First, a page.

Patterns of Use of Spinal Injections Among Privately Insured Patients

Studies have shown that Medicare and VA (Veterans Administration) patients receive a large number of spinal injection procedures. The report of this pattern of overutilization of spinal injections set this new study into motion. Researchers at the University of Colorado School of Medicine looked for similar patterns of overutilization among privately insured adults.

Spinal injections are used for people with back pain that has not improved with conservative care. Such injections include epidural steroid injections, nerve blocks, radiofrequency neurotomy (heat nerves to stop pain transmission), sacroiliac injections, and discography (injecting dye into the disc to look for disc protrusion or herniation).

There is a concern about this pattern of overuse because research does NOT support this treatment as an effective way to manage back pain. And in the case of spinal injection treatment, more is not better. In other words, if the first three injections didn’t help, further injection therapy isn’t likely to benefit the patient either.

In studies of Medicare and VA patients, the majority of spinal injection procedures were being done by a small number of medical specialists. Anesthesiologists, neurologists, and physicians at specialty pain clinics were the ones most likely to be giving these injections. And the top 10 per cent of providers were responsible for one-third of all spinal injections. Over half of all injections were being given by 20 per cent of all providers.

Similar patterns of overuse were found for privately insured adults between the ages of 18 and 99. Billing codes entered into a national central database were used to calculate how many of each type of spinal injection were given to each patient over a 12-month period of time.

Ten per cent of all injections were given by the same providers (neurologist and pain management specialists). This group of physicians did nine times as many procedures per patient than providers in the lowest 10 per cent group. And more than half of all spinal injection procedures were done by 20 per cent of the providers who did these kinds of injections.

This was not a small study. There were 200,000 patients, 20,000 physicians, and over 875,000 injections given. Besides the groups already mentioned (anesthesiologists, pain management specialists, neurologists), other types of providers giving spinal injections included orthopedic surgeons, radiologists, internal medicine physicians, neurosurgeons, physiatrists, and family practice physicians.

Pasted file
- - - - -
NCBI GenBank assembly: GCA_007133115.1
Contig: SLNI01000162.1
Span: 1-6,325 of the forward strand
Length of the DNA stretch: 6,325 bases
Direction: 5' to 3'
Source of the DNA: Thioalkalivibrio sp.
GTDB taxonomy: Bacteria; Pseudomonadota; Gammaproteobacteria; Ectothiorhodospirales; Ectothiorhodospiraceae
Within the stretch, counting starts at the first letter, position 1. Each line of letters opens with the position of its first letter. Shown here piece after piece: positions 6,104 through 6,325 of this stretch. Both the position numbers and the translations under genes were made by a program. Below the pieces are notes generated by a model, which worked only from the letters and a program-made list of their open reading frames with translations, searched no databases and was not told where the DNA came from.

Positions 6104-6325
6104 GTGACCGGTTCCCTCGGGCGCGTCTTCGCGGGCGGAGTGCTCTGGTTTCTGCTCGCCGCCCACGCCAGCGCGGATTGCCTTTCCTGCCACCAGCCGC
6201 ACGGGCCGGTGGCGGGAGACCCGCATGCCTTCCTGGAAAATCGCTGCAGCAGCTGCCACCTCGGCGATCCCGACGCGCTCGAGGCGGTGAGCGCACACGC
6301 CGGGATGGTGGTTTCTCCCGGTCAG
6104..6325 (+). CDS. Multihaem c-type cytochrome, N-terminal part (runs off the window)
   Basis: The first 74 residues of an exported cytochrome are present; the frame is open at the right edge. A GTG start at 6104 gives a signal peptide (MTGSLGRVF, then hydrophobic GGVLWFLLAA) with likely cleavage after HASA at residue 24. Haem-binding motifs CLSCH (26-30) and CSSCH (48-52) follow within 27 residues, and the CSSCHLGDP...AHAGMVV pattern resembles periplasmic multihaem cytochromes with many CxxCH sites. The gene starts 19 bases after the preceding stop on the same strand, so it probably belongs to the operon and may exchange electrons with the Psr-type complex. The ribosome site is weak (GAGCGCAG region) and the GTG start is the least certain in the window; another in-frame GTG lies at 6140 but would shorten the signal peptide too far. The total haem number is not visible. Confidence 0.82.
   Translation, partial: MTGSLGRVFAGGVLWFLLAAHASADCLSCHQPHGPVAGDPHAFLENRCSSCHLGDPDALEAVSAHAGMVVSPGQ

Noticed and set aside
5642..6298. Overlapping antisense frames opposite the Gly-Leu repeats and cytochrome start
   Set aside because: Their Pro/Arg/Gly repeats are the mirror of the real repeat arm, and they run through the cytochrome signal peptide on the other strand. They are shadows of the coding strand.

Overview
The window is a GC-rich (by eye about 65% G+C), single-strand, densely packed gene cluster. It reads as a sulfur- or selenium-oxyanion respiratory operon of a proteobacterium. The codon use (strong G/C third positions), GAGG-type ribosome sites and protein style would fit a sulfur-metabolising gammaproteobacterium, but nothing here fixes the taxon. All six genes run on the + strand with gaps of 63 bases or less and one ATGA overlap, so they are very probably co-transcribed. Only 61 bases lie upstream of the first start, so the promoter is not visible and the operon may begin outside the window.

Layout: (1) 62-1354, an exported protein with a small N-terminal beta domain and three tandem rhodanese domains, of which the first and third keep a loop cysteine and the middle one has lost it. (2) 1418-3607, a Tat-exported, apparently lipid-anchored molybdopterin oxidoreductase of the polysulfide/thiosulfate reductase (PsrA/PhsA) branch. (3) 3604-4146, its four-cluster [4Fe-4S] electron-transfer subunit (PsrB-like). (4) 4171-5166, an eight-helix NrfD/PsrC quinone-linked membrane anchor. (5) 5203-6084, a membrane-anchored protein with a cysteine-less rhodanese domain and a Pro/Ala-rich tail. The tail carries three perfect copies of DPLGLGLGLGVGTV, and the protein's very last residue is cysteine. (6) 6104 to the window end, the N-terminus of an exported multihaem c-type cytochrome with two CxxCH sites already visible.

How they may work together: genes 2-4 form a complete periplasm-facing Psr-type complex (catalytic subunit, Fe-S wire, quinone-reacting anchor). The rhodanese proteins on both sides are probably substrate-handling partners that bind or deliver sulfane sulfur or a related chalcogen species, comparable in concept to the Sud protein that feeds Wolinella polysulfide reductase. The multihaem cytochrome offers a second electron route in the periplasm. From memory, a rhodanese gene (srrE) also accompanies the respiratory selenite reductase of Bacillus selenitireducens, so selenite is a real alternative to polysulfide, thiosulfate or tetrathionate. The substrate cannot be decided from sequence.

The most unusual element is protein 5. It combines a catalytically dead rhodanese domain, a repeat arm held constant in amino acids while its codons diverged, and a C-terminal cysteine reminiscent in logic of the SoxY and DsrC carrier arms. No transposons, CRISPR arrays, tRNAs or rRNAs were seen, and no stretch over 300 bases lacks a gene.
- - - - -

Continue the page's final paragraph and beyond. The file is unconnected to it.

When Medicare saw there was an overutilization of spinal procedures, the response was to pay closer attention to claims submitted. They also cut reimbursement for these procedures. The authors of this study raise the same question for private insurance: what should be done to cut back overuse of spinal injections when research doesn’t show this treatment is effective?

First, it is important to remember that all high utilization doesn’t necessarily mean overuse. There may simply be some physicians who are so skilled at this treatment that patients do get better. They spread the word and before you know it, more patients are going to the same physicians. But there is a way to find out if this is really what is happening.

And this study sheds light on the subject. By showing who is doing how many procedures and then evaluating the results, it is possible to see that this isn’t the case. It looks more like a certain group of physicians are using spinal injections to treat more people than should be included (based on evidence of who is a good candidate for this procedure). It is also possible (though not proven yet) that these same providers are accepting less than optimal results. And profit can certainly be a strong motivator for some physicians.

That brings us back to the same question. What can be done about this pattern of overutilization of spinal injection procedures? Guidelines for the responsible use of injection spine procedures must be published based on high-quality evidence. Such guidelines would give physicians a standard by which to guide treatment decisions. Insurance companies could also use the guidelines to base reimbursement on.

That sounds simple enough but what may be excessive for one patient may be just right for another. Some insurance companies have set some limits and restrictions (e.g., only covering four injections in a six month period).

Until major guiding organizations such as the North American Spine Society can give more than suggestions for the use of spinal injections then perhaps treatment can be guided by practice consensus (best opinions of current experts based on current evidence).

If physicians do not follow the “best practice” guidelines, then insurance companies should look their claims over more carefully. If there are no special patient circumstances to justify the increased use of spinal injections, then coverage for the extra injection procedures would be denied. Likewise, denial of coverage for services is suggested if there are not significantly improved clinical results. And because one provider might be performing a broad range of spinal injection procedures under the same billing code, cases should be reviewed individually.

The authors conclude that policy makers must be very careful with the information provided in their study. It would not be in the best interest of patients to rush in and cut and slash services — especially if those services (i.e., spinal injections) are helping someone in pain. It may be too soon for aggressive regulations. But certainly when a small number of physicians are providing a large number of treatments that have not been shown effective, it’s time to target those cases and take a closer look.